And if that disqualifies them, or makes them pale compared to the Rays, who don’t spend money anywhere near the same level, then so be it. The Dodgers will live with that. They’ll live with the grievous sin of chasing the best players and landing them.
Because think about it. That’s what they did this past winter when they traded for Mookie Betts. Outfielder Alex Verdugo, shortstop prospect Jeter Downs and taking on David Price’s contract was the price, and it included some risk, too, because Betts was due to reach free agency after the 2020 season. But come on. The Dodgers weren’t the only team with players of that caliber and financial wherewithal to make that deal. They were just the only team willing to.
They had seen Betts in the 2018 World Series. They lost that year to his Boston Red Sox. “We would’ve beat the Red Sox if we had Mookie Betts,” Roberts said, and, well, at the very least it would’ve been a better series. What the Dodgers knew — what everyone in baseball knew — is that Betts is the sort of player who, even when his bat isn’t launching balls, can help a team win a championship.
In Game 5, his shoestring catch started a double play that was made possible by Marcell Ozuna leaving early on a tag-up play. (Decision.) In Game 6, Betts leapt at the right-field wall to grab an Ozuna drive primed to go for extra bases. In Game 7, he extended his streak of one-uppery to three.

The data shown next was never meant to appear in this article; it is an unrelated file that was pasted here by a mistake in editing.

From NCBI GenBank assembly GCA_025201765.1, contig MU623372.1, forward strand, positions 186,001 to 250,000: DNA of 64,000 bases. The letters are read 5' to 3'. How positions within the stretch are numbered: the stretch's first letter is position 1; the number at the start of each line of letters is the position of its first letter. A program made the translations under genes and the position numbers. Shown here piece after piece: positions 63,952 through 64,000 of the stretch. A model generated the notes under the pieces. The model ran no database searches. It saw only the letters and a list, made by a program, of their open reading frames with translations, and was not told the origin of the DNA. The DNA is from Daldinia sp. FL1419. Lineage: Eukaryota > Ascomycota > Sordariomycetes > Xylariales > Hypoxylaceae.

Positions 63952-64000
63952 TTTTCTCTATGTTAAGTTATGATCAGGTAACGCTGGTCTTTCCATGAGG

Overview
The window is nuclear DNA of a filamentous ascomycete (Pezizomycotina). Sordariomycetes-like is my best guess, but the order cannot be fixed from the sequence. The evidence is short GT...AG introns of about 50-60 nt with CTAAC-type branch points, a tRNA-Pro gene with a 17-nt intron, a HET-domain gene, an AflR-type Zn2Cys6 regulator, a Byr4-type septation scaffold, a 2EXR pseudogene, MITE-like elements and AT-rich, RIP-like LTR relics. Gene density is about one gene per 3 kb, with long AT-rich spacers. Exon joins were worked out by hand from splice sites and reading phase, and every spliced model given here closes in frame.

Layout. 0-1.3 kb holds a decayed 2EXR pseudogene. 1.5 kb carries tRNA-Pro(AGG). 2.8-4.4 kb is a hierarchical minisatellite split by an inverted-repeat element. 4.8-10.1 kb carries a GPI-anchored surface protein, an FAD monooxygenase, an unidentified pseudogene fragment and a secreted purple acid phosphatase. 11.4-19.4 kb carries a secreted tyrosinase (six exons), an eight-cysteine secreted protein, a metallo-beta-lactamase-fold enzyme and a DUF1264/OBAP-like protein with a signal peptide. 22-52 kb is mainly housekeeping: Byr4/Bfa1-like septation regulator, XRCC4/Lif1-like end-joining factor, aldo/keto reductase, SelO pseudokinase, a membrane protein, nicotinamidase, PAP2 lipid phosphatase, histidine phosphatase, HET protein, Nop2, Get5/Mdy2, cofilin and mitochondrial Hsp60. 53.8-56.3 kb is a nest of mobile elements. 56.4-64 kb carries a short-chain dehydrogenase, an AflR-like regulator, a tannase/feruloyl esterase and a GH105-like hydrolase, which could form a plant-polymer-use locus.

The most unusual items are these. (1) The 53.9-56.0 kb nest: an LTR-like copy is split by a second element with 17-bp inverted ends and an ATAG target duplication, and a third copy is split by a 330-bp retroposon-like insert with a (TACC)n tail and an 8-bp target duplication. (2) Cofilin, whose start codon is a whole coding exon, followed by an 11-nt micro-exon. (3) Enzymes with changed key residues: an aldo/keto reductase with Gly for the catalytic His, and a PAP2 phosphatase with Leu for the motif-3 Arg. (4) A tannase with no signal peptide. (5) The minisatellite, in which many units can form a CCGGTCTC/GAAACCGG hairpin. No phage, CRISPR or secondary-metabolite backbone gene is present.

Fifth inning, Braves still up 3-2. Freddie Freeman, the NL MVP-to-be and would’ve-been NLCS MVP, launched a Blake Treinen cutter to right. Betts calmly worked toward the fence. He planted his feet, bent his knees, launched himself upward, stretched his arm — turned himself into a silhouette of athleticism — and brought the ball back from over the fence.
Freddie Freeman hits a fly ball to the wall as Mookie Betts jumps to make the incredible out in right field.
“The Dodgers made plays,” Freeman said. “They got out of a second and third, no outs with a great play by Turner. Mookie robbed my home run. Mookie robbed Marcell the other day. They made the plays.”
Betts said it was his favorite of the three fantastic catches. He didn’t celebrate quite like he had in Game 6. Almost as if he’s so good the spectacular has become ordinary.
“We will strike fast,” Betts said, “before you even think about it.”
In the fourth inning, when the Braves brought in reliever Tyler Matzek to take over from rookie starter Ian Anderson, Roberts had a decision: pinch hit Kiké Hernandez or stick with Joc Pederson.
Roberts chose to remain with Pederson, even if Hernandez lives to pummel lefties and Matzek’s advantage over Pederson was distinct. It was too early. There would be another time, another moment, to deploy Hernandez.
Managing is full of these little decisions, and in Game 7, Roberts nailed almost every one of them — not just because they worked and the Dodgers won but because process accompanied outcome, because logic informed choice. The same situation as occurred in the fourth inning arrived in the sixth, and it so happened another lefty was summoned: A.J. Minter, who had thrown a career-high 42 pitches two days earlier.
Hernandez was digging the moment. Even if the Dodgers trailed, 3-2, “I guess the stakes, I kind of like it. It feels cool, it feels good,” he said. “This is what you dream of as a little kid. You don’t just dream of being a big leaguer. You dream about Game 7 of the World Series. This is not the World Series, but it’s Game 7.”